LOADING

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I look around at my men all swaying in the boat, all wet and windswept. We have been on this landing craft 10 maybe 12 hours, “Almost there now!” I say to my men. I can tell they are all tired; we have been sailing over night which means no sleep unless you can sleep standing up. My men about 30 of them, brave for standing up for their country. Probably never been to war before, whereas I’m more experienced, that’s why I’m captain.

The smell is putrid; it stinks of stale sick, the sea water smell of salt getting up my nose. How I long for the smell of food again, real food not the food we have to eat at the moment, slush as everyone calls it. All we have to drink is a small flask of water that just lasted the whole of the journey here.

I look around again at all the men in the boat some being sick over the side, some clutching hold of crosses round their necks, praying maybe. Even though it’s cold because it’s around 5 in the morning, I’m so hot because of all this equipment and clothes that are meant to last us for however long we are going to be out here. I’m sweating like mad.

As we get closer I start to here shots being fired, “two minutes” shouted the craft captain. A few men put out their cigarettes. The distant sound of men screaming on the beach begins to reach our ears, I remember the journey we’ve had, and it rained most of the time. The sea was rough, it wasn’t pleasant, but I had to be here, I have no choice. I can sense the suspense, anxiety and excitement going through everybody.

“30 seconds” said the craft captain. Everyone was getting even more nervous you could feel the discomfort everywhere, people wondering how long they would last after the ramp goes down, whether they would be one of the survivors, and wanting to see their family for one last time.

“Get ready!” I shouted, “And good luck.” I knew barely half of these men would survive the fatal bullets shooting out of the German guns. I blew my whistle, it was time.

“GO, GO, GO!” I screamed. And down went the ramp.

Scene 2 – The Soldier

“Go, Go, Go!” shouted the captain as the ramp went down. This was it I thought; this could be the end of my life. I jumped out of the boat and into the cold, murky water; swimming as well as I could with all my equipment acting like an anchor dragging me down to the seabed. As I reach the shore all I could sea were dead men all around me, murdered by the enemy. I reach the end of the water spluttering, l had survived the first bit, fear ran through my body.

Why was I doing this? I could be at home with my wife and children. But I had to be here it was my duty. The water around me was turning red, from all my fellow friends and soldiers’ blood. The sound is deafening, Splatters of blood were flying everywhere, and body parts were lying discarded on the floor, dead bodies everywhere I look.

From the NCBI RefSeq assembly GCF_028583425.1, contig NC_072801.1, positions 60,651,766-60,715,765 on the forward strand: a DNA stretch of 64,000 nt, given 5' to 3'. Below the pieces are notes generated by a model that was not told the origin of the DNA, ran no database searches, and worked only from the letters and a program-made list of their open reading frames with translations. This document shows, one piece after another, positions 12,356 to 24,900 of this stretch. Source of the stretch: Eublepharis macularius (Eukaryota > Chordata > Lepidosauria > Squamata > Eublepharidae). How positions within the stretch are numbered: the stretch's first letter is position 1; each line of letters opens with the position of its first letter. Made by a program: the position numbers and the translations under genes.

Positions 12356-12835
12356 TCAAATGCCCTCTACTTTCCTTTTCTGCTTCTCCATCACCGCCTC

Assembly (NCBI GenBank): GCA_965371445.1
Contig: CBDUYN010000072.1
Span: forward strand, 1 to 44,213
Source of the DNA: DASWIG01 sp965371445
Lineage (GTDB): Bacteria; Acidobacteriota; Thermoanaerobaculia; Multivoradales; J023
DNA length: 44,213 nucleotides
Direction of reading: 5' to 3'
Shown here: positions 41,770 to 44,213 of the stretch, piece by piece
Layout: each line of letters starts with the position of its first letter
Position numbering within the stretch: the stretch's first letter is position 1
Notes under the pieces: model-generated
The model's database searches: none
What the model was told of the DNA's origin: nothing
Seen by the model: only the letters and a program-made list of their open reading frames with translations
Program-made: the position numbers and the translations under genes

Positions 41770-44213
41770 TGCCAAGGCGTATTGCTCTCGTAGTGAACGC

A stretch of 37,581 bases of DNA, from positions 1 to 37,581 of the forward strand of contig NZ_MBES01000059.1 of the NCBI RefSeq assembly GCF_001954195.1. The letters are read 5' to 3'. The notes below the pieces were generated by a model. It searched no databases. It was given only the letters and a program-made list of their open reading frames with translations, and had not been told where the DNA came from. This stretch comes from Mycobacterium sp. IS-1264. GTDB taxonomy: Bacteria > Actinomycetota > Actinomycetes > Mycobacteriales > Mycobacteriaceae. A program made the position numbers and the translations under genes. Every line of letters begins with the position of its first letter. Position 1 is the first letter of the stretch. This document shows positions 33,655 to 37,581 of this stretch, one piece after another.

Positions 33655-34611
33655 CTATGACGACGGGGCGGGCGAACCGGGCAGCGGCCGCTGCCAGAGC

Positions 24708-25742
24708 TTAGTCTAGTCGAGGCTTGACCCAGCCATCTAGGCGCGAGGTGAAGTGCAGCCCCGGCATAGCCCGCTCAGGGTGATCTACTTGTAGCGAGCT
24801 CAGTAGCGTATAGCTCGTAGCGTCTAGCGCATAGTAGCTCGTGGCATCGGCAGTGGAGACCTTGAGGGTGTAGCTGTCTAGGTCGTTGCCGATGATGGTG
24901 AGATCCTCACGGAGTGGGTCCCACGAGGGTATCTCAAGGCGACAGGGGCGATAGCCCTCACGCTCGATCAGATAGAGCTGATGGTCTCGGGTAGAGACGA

I’m freezing cold; the water is splashing up fiercely like a lion. I am sitting behind a metal cross it’s sheltering me from the bullets. People are running about, being shot but not quite dead, I think I’ll stay where I am. I put on my helmet over my blood stained head. I taste the slippery blood as it slides down my face and into my mouth.

I start to crawl closer to everyone. The sand feels like rough sandpaper under my hands.

“Stay there!” shouts the captain to everyone. I stop and stand as still as a rock. I can hear the captain conferring with other soldiers and captains. He suddenly shouts “Go, Go, Go!” everyone starts running towards the cliff face, but nerve holds me back.

BANG, I had been blown backwards and start running towards the sea, everything goes blurry, I’m disorientated, I’d been shot In the head, blood flying like birds everywhere. I turn as white as a sheet, everything comes rushing back to me, where am I? What am I doing here? Suddenly I see flashbacks of my life flashing before my dreary eyes. My wife, my children, gone. Sinking slowly to the bottom of the seabed, the last thing I see is the black shadow of the German gun that murdered me.

Scene 3 – German Soldier

Down at the bottom of the cliff blood is splattering everywhere, the water has turned bright, pillar box red. I’m on the top of the cliff standing at my post, behind the gun. Suddenly the Americans start running towards the bottom of the cliff. It’s my job to shoot them when they get off the landing crafts. But with the sudden surprise of movement I start to shoot at anything moving.

The feel of the gun against my shoulder as I fire, drumming painfully, my shoulder feels numb it hurts so much. Screams of the American soldiers as they get shot, sounding like cats being strangled. More landing crafts still arrived.

The smell of us Germans on the top of the cliff in all our gear, guns and ammunition, sweating. The sea thrashing about at the bottom of each landing craft, like a lion.

“Aaaaah” screamed the soldier next to me, he had been shot.

Omaha beach, 6th June 1944, approximately 12 thousand casualties.